The most dramatic example of this is in Texas, where enrollment in the state’s CHIP program dropped by almost 150,000 kids since the beginning of fiscal 2004 due to the following policy changes approved by the Legislatures in 2003:

  • Coverage must be renewed every six months, rather than annually. 
  • Children must wait 90 days after being approved for the program to get coverage. 
  • Starting Aug. 24, families that earn more than 150 of the federal poverty level and seek benefits must undergo a financial asset test. 
  • And child care is no longer an appropriate income deduction in determining eligibility.

Texas also cut dental, vision and eyeglass benefits and increased premiums for the approximately 350,000 children still on the program. Later this month, the grace period for non-payment of the new premiums will end and child advocates said more than 100,000 more children could lose health coverage if they don’t pay up.

State officials said the changes were necessary to balance the state’s finances. “The Texas Legislature, during its 2003 session, faced a revenue shortfall of approximately billion. The Legislature was therefore challenged to achieve cost savings while maintaining important services for people most in need,” Kristie Zamrazil, a spokeswoman for the Texas Health and Human Services Commission, said in an e-mail.

Child advocates in Texas said the changes make it tough for many families to pay for their kids’ doctor’s bills or private insurance.

“The impact on families is that they either delay or avoid (going to the doctor) or delay until it becomes an emergency, then they come into the emergency room . . . and it costs more because it’s more serious,” said Patti Everitt, executive director of the Children’s Defense Fund of Texas, which wants the new policies rescinded.

However, a spokeswoman for state Rep. Arlene Wohlgemuth, a Republican who is running for Congress against U.S. Rep. Chet Edwards (D), said in an e-mail that repealing the changes would be “shortsighted.”

“States, along with the federal government, have a responsibility to ensure that dollars spent through SCHIP are targeted to families in the most financial need, that the program does not become a substitute for private sector insurance and that the program is managed responsibly,” said Gina Hollenbeck, of Wohlgemuth’s campaign.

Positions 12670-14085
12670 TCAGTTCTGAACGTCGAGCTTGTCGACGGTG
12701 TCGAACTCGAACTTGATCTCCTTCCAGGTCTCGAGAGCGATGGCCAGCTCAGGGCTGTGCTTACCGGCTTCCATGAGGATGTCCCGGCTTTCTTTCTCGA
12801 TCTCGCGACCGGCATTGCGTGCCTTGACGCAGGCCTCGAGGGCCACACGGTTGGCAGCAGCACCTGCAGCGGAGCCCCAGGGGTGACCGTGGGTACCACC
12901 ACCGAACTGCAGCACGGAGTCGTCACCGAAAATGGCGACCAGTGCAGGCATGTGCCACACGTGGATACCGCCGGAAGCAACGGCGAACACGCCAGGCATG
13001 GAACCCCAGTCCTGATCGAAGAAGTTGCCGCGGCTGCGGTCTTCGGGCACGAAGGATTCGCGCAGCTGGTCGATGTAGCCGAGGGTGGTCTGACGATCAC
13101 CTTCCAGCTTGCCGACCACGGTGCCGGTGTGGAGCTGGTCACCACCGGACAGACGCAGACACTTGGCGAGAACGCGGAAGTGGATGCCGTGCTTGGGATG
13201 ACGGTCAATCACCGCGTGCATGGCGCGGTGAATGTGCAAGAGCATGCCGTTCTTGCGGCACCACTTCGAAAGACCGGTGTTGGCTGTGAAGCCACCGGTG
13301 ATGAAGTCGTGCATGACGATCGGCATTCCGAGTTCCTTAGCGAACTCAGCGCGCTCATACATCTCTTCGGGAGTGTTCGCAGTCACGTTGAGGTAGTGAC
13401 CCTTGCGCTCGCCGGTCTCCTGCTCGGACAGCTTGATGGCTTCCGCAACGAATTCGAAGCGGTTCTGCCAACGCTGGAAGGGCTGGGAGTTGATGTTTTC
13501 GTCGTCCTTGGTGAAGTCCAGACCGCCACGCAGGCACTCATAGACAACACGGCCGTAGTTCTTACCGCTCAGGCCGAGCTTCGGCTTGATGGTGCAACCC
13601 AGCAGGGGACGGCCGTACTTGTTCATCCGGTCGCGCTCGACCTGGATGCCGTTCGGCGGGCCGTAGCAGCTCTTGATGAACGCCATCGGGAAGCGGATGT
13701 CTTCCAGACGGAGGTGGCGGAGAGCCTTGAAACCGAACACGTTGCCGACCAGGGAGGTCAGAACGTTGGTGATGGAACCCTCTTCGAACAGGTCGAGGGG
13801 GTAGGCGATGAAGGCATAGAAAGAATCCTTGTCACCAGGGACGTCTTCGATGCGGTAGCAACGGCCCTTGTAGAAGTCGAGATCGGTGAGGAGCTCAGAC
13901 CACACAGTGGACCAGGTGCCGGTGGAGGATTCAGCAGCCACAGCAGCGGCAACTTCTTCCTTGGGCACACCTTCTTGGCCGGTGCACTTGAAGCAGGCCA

Florida is also struggling to keep SCHIP afloat. The Sunshine State imposed a freeze on enrollment in the KidCare program in July 2003 and hasn’t lifted it. In 2003, Alabama, Colorado, Montana and Utah also froze SCHIP enrollment, but only Utah and Florida still have the hold in place.

Florida had a waiting list of more 90,000 kids, but dissolved it in March 2004, covering many of the CHIP-eligible children. However, children that qualified after March 11 can’t gain coverage. The state is considering an open-enrollment period in January 2005, but no decision has been made. In addition, the state reduced dental benefits and shortened the period before renewal, said Conni Wells, director of the Florida Institute for Family Involvement, an advocacy group south of Tallahassee, Fla.

“There is no waiting list, there is no notification, there is no nothing,” Wells said.

Despite setbacks in several states, there were some bright spots. For example, Illinois raised the eligibility limit to let more children qualify for SCHIP and Georgia enrolled an additional 10,000 kids over the same six month period in 2003.

Because only a few states comprised the bulk of the enrollment drop, at least one policy analyst said the decline wasn’t necessarily grim news for the future of SCHIP.

Cynthia Pernice, a program manager for the National Academy of State Health Policy in Portland, Maine, said: “It’s not good news because children lost health insurance, but it could have been a lot worse.”